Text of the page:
, NAIROBI, Kenya, Feb 12 – County governments owe the Kenya Medical Supplies Authority (KEMSA) more than Sh2.6 billion in unpaid monies for medicines supplied.
According to acting Chief Executive Officer Fred Wanyonyi, the amounts were owed in unpaid bills from the last financial year.
“I know most of the Counties are newly installed in Office and need time to obtain funds after the supplementary budgets had been submitted to the Treasury and approved, I hope they would reduce the debt once the funds for those budgets are disbursed,” said Wanyonyi.
He said the agency currently has pharmaceutical supplies worth Sh13.5 billion in stock, saying the country’s chief supplies agency has enough drugs to keep public and private facilities supplied with drugs.
Wanyonyi made the statement during newly appointed Health CS Sicily Kariuki’s visit to the agency’s drug supply centre in Embakasi.
The CS who was on a familiarization tour of the agency’s facilities said she would engage with the county governments on the payment of the debt.
“I am going to speak to the governors about the need to pay the monies owed and also whether a percentage of total resources allocated require to be earmarked for health. This will enable the devolved units to more effectively implement the programs set aside for health through proper use of allocated funds,” said Kariuki.
Kariuki said the enterprise resource planning system placed at the facility would ensure that only the drugs required by KEMSA clients would be stocked, avoiding wastage and expiry of unused stock.
She said the agency had undergone a radical shift in its operations by automating its business processes and systems, saying its transformation would assist the government achieve the Big Four Agenda of universal health care.
“Commodities and supplies stocked here are demand driven and the ERP system represents what the counties have indicated as their requirements this year,” she said.
The health minister also flagged off drugs and pharmaceutical supplies worth Sh100 million headed for Meru, Kajiado and Makueni counties, with another Sh100 million batches later headed for Kitui.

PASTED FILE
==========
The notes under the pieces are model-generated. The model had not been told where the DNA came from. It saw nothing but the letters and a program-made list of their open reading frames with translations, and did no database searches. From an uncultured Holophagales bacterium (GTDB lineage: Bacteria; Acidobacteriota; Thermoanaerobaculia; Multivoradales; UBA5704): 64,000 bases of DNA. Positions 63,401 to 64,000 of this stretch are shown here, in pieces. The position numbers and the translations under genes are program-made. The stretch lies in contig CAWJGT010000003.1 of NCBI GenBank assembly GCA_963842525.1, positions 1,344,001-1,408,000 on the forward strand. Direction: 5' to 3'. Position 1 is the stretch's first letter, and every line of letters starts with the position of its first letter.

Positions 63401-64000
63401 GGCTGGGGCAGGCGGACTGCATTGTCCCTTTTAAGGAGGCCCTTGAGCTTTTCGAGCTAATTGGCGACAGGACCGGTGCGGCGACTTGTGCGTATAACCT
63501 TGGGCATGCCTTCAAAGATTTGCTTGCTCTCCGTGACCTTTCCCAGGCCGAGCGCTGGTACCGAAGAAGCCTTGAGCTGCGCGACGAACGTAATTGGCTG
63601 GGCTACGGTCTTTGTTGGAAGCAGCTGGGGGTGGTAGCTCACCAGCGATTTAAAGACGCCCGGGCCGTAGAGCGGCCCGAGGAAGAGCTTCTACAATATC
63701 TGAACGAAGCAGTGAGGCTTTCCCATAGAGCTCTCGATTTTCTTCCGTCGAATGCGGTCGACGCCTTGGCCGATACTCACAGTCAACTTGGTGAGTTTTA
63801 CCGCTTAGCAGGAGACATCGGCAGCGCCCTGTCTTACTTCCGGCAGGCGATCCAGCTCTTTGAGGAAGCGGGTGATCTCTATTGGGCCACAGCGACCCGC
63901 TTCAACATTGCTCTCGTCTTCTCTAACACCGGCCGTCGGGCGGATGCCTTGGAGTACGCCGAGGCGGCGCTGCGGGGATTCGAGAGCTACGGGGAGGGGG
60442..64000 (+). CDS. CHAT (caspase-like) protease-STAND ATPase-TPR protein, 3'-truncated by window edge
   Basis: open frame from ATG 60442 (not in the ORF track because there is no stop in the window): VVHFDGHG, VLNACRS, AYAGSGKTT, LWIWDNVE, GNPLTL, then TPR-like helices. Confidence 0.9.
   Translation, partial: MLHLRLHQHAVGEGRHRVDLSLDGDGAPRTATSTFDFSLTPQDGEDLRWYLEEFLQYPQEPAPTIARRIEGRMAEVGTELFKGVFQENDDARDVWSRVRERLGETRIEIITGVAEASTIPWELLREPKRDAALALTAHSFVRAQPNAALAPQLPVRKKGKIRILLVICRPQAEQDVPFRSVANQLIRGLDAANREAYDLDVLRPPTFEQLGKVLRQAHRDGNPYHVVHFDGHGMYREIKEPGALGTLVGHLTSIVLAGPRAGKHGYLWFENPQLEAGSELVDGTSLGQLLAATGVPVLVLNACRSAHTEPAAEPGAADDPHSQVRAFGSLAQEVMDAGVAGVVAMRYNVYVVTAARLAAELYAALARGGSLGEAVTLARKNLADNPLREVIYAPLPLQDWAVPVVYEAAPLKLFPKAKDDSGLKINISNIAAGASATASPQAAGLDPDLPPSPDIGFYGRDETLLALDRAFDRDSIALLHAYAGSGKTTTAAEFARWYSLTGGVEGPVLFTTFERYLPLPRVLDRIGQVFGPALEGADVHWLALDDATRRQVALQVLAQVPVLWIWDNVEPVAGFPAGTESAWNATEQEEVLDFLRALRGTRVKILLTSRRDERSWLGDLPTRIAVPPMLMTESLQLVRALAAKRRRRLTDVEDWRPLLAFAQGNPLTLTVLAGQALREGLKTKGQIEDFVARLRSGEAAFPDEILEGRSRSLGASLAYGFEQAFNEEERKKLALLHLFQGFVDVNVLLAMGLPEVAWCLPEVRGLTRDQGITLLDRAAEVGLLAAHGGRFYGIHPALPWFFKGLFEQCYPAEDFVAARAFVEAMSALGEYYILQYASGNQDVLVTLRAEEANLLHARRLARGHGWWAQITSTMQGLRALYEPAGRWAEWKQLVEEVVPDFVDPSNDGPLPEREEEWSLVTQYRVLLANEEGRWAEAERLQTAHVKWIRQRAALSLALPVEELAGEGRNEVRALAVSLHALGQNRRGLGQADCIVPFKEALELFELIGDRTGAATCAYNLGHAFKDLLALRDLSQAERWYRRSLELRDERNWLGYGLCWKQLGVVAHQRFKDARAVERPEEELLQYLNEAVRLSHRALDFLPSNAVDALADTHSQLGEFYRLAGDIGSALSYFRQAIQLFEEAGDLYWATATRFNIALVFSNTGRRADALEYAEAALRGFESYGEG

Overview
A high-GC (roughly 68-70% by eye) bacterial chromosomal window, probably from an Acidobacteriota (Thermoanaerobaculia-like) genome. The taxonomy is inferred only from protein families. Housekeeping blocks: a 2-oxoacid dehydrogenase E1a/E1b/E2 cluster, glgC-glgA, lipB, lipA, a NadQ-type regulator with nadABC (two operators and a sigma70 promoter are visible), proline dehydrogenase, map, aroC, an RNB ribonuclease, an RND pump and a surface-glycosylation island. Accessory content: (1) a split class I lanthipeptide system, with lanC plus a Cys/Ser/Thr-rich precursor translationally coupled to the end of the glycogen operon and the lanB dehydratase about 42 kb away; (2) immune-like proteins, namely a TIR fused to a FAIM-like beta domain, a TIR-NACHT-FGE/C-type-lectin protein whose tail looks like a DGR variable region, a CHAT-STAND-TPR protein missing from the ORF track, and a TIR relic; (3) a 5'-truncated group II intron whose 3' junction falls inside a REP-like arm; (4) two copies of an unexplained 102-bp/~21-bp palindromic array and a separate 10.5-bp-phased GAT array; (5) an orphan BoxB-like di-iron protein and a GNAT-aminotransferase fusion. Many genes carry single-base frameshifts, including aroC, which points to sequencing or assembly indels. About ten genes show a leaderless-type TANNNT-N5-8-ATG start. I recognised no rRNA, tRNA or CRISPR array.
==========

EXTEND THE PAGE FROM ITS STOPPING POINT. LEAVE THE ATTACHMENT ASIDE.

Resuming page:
Kariuki expressed confidence in the resolution of the controversy over payment of medical teaching staff at universities which was ignited afresh by the Kenya Medical Practitioners and Dentists’ Union which issued a strike threat last week.
She said she would use a diplomatic approach to the medics’ union strike threat over medical teaching staff’s unpaid dues as contained in the Collective Bargaining Agreement (CBA) signed with the government last year.
Despite being only nine days old in the Ministry, the CS said she had experience to handle staff remuneration matters, having participated in the negotiations on the public service CBA in 2017.
“I bring experience to the sector having negotiated the CBA we signed with civil servants in the public service a few months ago. My stand remains the same as it was during those negotiations and that it is important for both parties to sit and talk,” she said.
“Health is far too critical an issue to simple be resolved by making demands and striking when we make demands. There is no problem too big to be solved if we sit and talk. We owe it to Kenyans who sent us to school to serve them to talk some more and amicably resolve the issues under review,” the CS added.
She called on the medics and other health personnel to avoid making strike threats and issuing demands, saying it was the responsibility of parties in the dispute to talk and come to an amicable solution for the sake of Kenyans.
“Let’s talk as concerned parties as the country belongs to all of us. We owe it to the Kenyans who gave us the privilege of education to talk and amicably resolve pending issues so that we can deliver universal health care services which should be fully implemented by 2022,” she said.